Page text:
It must be the most under-the-radar car in the history of South African motoring. Have you heard about it?
The Ciaz is the biggest sedan car Suzuki offers in South Africa. Its about the size of the earlier Honda Ballade and previous era Corolla. I think it competes heads on with the VW Polo sedan, although it is possibly marginally bigger.
Ciaz is a no-nonsense proper traditional family car with all the little luxuries and safety equipment you can expect from a car.
Surely a recipe for sales success.
In the first place the fashion for cars at the moment is for station wagons dressed up as SUVs or crossovers and secondly it seems people just don’t know about the Suzuki Ciaz – the big little family sedan of the fastest growing car brand in the country (Suzuki sold 1 632 vehicles in January). More is the pity. The advantages of a sedan include the more secure boot, lower operating costs (everything from fuel, insurance, to the price of tyres), ease of use in town and lower acquisition costs.
There is quite a lot of competition in this dwindling but still important segment though.
The Corolla Quest (998 sales per month) and Polo Sedan (503) dominate the sales of small to medium family sedans with the Honda Ballade and Suzuki Ciaz trailing by quite a margin, even though the Ciaz in GLX guise is arguably much better value as it comes well equipped. The Hyundai Accent and Fiat Tipo are also in the mix.
I drove the Ciaz recently and was impressed by the size of the boot (424 litres), the rear leg room (806 mm), the general feeling of space in the very neat cabin and the pleasant handling. A great family car, at a very good price. Big enough for a family of four to go on holiday with but small enough to easily park. It will make a good car for a sales rep too.
The interior of the Ciaz is understated but apparently well screwed together and uses fairly smart materials and finishes which seem to be hard wearing. The instrumentation includes classic analogue speedometer and rev counter dials with an informative selectable digital display between them. Suzuki’s Smartphone Linkage Display Audio (SLDA) system includes a 7” touch display with Apple Carplay and Android Auto connectivity via a USB cable. The Bluetooth car phone system is easy to use and the sound is crystal clear. I liked the multi-function steering wheel and the steering position in general even though it is not highly adjustable. The seats are comfortable and supportive and allow good legroom for the rear seat passengers. There is a sprinkling of storage bins and bottle holders dotted all over the cabin.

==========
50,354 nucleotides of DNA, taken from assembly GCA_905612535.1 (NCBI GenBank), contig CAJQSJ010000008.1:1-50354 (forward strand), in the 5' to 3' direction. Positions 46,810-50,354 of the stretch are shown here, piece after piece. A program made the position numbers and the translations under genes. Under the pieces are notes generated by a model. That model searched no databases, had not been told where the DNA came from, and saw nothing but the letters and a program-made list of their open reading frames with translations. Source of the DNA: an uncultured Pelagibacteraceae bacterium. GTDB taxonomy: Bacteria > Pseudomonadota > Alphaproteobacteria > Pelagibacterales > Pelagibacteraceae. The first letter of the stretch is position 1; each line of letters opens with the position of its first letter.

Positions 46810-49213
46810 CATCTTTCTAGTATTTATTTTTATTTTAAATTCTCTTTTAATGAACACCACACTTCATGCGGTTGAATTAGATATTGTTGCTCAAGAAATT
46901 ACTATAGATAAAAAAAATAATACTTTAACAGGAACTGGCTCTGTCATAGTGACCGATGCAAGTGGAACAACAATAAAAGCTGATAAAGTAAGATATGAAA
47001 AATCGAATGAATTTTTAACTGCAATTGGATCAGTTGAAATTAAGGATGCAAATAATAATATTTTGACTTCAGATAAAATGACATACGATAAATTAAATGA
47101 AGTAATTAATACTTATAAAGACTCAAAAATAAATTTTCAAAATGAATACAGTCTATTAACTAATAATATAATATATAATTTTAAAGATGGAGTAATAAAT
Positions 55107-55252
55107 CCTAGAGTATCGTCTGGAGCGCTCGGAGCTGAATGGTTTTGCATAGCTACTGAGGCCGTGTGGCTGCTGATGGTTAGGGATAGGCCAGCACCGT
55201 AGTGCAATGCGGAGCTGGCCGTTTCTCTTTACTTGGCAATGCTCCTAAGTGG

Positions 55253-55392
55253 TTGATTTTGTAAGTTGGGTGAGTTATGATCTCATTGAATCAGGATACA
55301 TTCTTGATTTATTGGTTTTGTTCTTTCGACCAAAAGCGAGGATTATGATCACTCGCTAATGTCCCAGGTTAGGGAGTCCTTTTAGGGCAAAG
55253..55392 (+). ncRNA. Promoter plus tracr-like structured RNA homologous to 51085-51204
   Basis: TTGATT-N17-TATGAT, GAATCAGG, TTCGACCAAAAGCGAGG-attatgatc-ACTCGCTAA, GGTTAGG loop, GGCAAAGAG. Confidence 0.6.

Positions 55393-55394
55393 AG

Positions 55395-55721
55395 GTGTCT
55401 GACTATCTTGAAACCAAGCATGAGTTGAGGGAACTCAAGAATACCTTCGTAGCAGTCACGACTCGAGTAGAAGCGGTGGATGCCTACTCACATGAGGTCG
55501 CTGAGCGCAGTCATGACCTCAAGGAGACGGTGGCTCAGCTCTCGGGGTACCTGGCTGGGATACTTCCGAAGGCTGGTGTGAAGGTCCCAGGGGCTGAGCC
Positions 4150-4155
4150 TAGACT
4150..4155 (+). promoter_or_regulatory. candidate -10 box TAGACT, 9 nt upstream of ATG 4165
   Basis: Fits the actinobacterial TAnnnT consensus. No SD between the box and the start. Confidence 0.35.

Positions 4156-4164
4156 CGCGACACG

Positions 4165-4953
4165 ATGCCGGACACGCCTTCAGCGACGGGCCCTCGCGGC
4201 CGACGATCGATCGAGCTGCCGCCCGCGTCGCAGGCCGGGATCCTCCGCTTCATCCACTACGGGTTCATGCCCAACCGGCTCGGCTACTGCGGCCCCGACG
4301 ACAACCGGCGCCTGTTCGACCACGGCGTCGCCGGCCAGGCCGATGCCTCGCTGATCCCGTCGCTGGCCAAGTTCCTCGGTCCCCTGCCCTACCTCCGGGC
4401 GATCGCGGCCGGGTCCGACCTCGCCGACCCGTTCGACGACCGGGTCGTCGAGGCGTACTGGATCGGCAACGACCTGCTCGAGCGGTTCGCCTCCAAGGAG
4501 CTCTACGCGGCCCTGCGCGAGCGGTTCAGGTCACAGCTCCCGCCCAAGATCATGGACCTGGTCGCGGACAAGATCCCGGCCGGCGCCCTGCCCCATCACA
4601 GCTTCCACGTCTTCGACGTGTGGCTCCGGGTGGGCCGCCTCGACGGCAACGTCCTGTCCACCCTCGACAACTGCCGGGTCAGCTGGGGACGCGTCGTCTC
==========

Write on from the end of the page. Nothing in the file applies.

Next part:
The Ciaz GLX has cruise control as standard as well as automatic climate control, electrically folding side mirrors, leather upholstery, integrated lighting in the foot wells, individual rear reading lights and a retractable rear sunshade. Almost all the bells and whistles as standard.
I found the road manners of the Ciaz, on a number of mountain passes and on the highway, to be above par. In town it’s a gem. The steering stiffens up at speed, something which I liked but sporty orientated divers may consider a little vague.
Acceleration is fine and one can pass quite effortlessly and quickly. In short, a well handling sedan with adequate power (77 KW @ 6000 and torque of 138 Nm @ 4400) and good fuel consumption at or around 6L/100 km in combined city and highway use and much better on the open road.
The range starts with the 1.5 GL MT at R223 400 and tops off with the 1.5 GLX AT for R269 900; the car we drove is the GLX manual at R254 900 which includes a solid 5 year or 200 000km warranty and a 3 year or 60 000km service plan.